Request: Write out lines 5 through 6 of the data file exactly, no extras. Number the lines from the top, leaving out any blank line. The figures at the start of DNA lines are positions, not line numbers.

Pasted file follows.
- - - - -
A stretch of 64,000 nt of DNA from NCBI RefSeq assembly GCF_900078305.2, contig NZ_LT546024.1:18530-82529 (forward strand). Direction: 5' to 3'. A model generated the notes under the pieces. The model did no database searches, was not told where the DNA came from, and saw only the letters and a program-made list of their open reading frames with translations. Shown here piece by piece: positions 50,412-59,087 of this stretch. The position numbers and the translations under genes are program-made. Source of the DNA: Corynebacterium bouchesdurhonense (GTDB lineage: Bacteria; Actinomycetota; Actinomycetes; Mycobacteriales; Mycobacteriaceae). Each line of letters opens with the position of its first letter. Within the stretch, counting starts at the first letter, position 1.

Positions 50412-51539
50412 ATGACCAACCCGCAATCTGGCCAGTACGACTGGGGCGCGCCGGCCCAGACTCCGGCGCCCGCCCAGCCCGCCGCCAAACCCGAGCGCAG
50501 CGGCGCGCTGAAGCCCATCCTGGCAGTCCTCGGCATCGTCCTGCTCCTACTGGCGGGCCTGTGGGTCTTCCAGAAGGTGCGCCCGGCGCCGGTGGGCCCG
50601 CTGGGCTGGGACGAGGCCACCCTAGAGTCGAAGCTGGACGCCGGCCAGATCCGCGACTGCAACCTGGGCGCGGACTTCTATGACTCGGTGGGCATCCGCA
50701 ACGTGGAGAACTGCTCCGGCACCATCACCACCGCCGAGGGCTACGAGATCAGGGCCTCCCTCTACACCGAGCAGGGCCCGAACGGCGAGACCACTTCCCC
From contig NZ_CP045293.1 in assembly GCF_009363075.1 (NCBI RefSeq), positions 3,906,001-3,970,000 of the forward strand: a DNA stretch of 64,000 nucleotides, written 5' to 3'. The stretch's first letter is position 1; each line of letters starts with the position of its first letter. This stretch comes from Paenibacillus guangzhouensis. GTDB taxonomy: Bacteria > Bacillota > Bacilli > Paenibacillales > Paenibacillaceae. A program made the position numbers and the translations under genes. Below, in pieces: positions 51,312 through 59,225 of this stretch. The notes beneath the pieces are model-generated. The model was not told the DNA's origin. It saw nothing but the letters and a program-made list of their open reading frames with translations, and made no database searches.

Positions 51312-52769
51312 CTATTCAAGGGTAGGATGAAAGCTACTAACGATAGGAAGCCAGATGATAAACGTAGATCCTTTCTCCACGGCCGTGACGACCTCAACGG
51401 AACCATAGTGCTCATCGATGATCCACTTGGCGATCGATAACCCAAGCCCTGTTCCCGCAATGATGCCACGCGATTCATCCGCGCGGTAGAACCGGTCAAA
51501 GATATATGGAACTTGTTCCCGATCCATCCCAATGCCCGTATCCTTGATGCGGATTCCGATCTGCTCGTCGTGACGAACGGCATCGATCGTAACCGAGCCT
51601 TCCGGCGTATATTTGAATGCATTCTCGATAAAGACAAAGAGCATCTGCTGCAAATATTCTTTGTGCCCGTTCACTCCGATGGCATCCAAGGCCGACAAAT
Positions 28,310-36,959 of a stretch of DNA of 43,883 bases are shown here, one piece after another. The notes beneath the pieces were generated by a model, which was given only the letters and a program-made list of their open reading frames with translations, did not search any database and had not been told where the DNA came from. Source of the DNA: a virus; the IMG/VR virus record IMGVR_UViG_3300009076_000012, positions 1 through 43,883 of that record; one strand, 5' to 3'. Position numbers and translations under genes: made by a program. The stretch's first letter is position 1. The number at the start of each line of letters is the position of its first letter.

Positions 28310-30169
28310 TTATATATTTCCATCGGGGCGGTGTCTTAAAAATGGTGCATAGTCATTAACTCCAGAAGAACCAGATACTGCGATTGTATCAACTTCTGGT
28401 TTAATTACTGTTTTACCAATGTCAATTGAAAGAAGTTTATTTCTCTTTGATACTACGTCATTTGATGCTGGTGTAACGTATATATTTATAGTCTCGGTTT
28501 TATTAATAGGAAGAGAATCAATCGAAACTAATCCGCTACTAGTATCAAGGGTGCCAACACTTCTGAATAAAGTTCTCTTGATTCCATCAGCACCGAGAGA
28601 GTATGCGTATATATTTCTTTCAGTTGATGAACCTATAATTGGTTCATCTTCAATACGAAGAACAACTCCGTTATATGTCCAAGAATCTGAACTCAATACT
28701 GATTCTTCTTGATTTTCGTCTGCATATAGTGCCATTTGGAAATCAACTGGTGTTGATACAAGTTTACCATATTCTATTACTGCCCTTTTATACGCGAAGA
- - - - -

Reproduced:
50601 CTGGGCTGGGACGAGGCCACCCTAGAGTCGAAGCTGGACGCCGGCCAGATCCGCGACTGCAACCTGGGCGCGGACTTCTATGACTCGGTGGGCATCCGCA
50701 ACGTGGAGAACTGCTCCGGCACCATCACCACCGCCGAGGGCTACGAGATCAGGGCCTCCCTCTACACCGAGCAGGGCCCGAACGGCGAGACCACTTCCCC